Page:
Myths and Facts About Joint Pain
There are lots of misconceptions about arthritis joint pain, but what's really going on? We'll separate out fact from fiction.
By Felissa Benjamin
Medically Reviewed by Ed Zimney, MD
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Some days 63-year-old Leslie Gluck can't get out of bed. She has had rheumatoid arthritis for more than 20 years, and the pain can be almost unbearable. But in Southern California, where Leslie lives, the dry heat feels soothing to her swollen joints. Is it really soothing, or is that effect just in Leslie's mind? What are the real facts on what causes, cures, hinders, and helps arthritis and joint pain?
Joint Pain Myth: All joint pain is arthritis.There are more than 50 types of arthritis, but having a swollen, achy joint does not mean you have one of them. "You need to be properly diagnosed and treated," says Elaine Husni, M.D., M.P.H., director of the Arthritis and Musculoskeletal Center Orthopedic and Rheumatologic Institute, at the Cleveland Clinic, "You may not even have arthritis, but rather a soft tissue injury or bursitis." Only a visit to a doctor will tell you for sure.
Joint Pain Myth: Popping knuckles causes arthritis.Sure, we've all heard this one before. Mom always said, Stop cracking those knuckles or you'll end up giving yourself arthritis. But according to Mark A. McQuillan, M.D., associate professor in the Department of Internal Medicine, Divisions of General Medicine and Rheumatology, at the University of Michigan, popping of the knuckles is just a vacuum phenomenon. When you pull on your knuckles, a bit of excess nitrogen gas that was dissolved in your blood literally makes a popping noise. So no, you won't get arthritis from knuckle popping, though you may annoy those around you.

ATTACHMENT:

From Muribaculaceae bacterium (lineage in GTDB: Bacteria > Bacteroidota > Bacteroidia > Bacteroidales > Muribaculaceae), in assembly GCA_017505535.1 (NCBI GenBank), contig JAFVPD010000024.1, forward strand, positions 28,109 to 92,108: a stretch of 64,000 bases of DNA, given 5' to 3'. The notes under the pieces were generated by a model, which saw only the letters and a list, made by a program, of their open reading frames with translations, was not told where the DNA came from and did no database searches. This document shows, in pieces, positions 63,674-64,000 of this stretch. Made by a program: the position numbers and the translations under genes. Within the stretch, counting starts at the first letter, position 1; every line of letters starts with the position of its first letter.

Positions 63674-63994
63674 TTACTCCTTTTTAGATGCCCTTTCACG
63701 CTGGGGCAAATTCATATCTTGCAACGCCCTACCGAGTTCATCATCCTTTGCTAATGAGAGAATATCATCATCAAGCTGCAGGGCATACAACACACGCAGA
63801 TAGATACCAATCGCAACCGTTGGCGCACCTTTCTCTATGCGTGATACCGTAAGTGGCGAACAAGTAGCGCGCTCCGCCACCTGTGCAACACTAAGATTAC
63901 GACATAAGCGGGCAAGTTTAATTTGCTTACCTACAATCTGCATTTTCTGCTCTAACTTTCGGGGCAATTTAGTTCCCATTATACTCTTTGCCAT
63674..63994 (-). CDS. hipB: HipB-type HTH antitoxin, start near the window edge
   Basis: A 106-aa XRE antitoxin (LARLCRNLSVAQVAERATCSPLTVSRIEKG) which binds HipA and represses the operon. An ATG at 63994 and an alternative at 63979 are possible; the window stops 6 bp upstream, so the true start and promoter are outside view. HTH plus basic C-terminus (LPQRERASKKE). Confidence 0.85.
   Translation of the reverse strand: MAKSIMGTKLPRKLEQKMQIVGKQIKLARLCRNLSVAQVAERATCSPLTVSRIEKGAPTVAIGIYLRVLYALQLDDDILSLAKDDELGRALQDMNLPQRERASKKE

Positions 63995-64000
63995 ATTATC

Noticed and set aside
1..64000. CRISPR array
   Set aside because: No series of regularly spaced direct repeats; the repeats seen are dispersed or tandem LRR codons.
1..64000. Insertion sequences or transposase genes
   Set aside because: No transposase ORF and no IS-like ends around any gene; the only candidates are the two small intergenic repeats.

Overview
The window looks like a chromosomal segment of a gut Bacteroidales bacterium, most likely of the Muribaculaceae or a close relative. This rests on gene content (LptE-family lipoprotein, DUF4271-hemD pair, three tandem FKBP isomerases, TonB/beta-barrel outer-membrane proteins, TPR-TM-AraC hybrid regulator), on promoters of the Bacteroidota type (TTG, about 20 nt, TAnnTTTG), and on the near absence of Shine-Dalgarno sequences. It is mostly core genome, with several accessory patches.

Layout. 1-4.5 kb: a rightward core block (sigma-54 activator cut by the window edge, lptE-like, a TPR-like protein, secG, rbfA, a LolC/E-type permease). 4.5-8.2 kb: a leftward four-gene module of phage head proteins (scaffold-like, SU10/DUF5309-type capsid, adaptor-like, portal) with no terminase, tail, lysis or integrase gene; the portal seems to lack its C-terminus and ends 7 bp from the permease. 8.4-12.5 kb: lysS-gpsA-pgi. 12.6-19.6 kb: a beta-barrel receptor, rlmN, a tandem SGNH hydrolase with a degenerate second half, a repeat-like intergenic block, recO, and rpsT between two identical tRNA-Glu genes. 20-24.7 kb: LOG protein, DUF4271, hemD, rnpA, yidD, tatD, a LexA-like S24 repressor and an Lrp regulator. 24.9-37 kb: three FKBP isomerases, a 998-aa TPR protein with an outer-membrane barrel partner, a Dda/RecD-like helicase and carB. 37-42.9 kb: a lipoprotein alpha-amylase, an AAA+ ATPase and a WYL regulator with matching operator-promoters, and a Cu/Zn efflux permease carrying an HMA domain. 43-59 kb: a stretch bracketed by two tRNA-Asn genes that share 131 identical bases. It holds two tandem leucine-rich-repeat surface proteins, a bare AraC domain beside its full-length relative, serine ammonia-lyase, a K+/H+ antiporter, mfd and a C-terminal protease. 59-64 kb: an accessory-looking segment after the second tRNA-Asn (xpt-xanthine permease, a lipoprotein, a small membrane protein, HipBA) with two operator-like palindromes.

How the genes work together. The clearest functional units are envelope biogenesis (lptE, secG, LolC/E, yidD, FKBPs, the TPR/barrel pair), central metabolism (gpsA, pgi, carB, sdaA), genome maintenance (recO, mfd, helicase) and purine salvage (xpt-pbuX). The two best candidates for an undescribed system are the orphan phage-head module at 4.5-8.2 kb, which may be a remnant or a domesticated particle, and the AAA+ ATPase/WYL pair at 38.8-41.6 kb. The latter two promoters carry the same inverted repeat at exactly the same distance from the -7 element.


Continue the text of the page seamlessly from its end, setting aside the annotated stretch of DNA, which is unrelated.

Joint Pain Fact: Dry, warm weather helps relieve joint pain.According to Dr. McQuillan, arthritis patients feel an uncomfortable pressure in their joints on days of high humidity and low barometric pressure, especially just before a storm. A drier climate means a minimum of pressure. "Before you plan a major move, however, it's good to test out drier weather for a few weeks, to see if it works for you," says Dr. McQuillan.
Joint Pain Myth: Exercise can aggravate joint pain. Exercise is beneficial for everyone, with or without arthritis, says Dr. McQuillan. Yet only 13 percent of men and 8 percent of women with knee osteoarthritis get the minimum recommended amount of weekly movement. If you are in pain, forgo intense exercise and try some light stretching, or switch to workouts that are less taxing on the joints, such as the stationary bike or swimming. "The most important thing is just to get more movement in your life. Remember: Use it or lose it," says Dr. Husni. "The more exercise you do, the better your range of motion."
Joint Pain Fact: Diet can be a factor in preventing arthritis.Yes — and no. Maintaining a healthy weight can help ward off certain types of arthritis. "Keeping close to your ideal weight will be protective against osteoarthritis," says Dr. McQuillan, because obesity has been linked to osteoarthritis of the hip and knee. However, diet has not been proven to have a direct link to the cause or prevention of other forms of arthritis.
Joint Pain Myth: There's no way to prevent arthritis-caused joint damage.Arthritis medications — including COX-2 inhibitors, nonsteroidal anti-inflammatory drugs (NSAIDs), anti-TNF compounds, corticosteroids, and disease-modifying antirheumatic drugs (DMARDs) —canhelp reduce inflammation, relieve painful symptoms, and prevent joint damage. In patients who delay treatment, "we can see drastic erosions in joints in as little as three to six months, which don't grow back," says Dr. Husni. It's best to see your doctor to determine a treatment plan that can help you maintain your quality of life and better manage your condition.
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